The major agent present in tobacco is nicotine. It is a psychotropic agent which mimics acetylcholine action in the cholinergic receptors, which in turn exert stimulatory effects on the mesolimbic dopaminergic function. Nicotine can increase DA outflow in the nucleus accumbens and corpus striatum. It excites additional neuronal firing and increases bursting activity of the DA neurons situated in the (SNc) and (VTA). Smoking also increases inflammatory hormone prostaglandin E2 production. A repeated usage will reinforce the effects, thus leading to addiction.
Nicotine is also associated with changes of the sperm membranes, receptors, and damage to the sperm DNA. By mimicking acetylcholine, it will bind to a sperm cholinergic receptor that is responsible for the sperm’s fertilizing properties.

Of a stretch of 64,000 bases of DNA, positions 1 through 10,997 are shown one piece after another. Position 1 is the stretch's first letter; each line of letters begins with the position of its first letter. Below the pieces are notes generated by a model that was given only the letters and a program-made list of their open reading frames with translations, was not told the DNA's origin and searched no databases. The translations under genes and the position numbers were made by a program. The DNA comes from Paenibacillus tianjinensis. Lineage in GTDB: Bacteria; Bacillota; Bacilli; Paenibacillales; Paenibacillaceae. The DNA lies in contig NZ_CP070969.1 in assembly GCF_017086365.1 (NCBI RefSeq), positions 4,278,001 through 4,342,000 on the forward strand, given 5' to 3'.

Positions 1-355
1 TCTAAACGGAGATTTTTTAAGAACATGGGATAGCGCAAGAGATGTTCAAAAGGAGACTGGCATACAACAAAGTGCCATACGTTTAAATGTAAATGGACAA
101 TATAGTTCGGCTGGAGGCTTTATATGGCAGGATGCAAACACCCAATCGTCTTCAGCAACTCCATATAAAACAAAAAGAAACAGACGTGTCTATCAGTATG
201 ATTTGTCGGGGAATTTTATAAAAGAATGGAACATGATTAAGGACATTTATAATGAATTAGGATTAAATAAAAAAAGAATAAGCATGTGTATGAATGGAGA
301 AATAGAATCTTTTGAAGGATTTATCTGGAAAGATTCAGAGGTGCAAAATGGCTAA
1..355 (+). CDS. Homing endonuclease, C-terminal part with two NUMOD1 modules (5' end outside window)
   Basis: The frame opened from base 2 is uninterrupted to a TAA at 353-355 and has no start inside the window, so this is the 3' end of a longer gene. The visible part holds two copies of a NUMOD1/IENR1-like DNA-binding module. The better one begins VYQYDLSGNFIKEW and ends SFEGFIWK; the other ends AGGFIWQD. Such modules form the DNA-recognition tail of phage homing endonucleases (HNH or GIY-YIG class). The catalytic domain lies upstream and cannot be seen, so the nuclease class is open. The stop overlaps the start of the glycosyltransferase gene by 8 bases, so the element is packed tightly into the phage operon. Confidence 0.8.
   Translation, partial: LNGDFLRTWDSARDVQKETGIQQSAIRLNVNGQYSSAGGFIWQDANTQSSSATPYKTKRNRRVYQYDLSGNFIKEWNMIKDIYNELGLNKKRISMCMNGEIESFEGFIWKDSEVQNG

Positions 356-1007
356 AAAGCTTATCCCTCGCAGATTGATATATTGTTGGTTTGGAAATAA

Smoking will also result in abnormal increases of the seminals’ leukocyte counts by almost doubling it. An increased seminal leukocytic counts (white blood cells) is a clear sign of an ongoing inflammation within the reproductive tract, leading to poor quality and quantity of the semen. Smoking related oxidization stress explains the reduced sperm fertilizing capacity and increased oxidative damage to the sperms DNA among male smokers.
High levels of dopamine, serotonin and GABA nervous function will help one overcome nicotine addiction.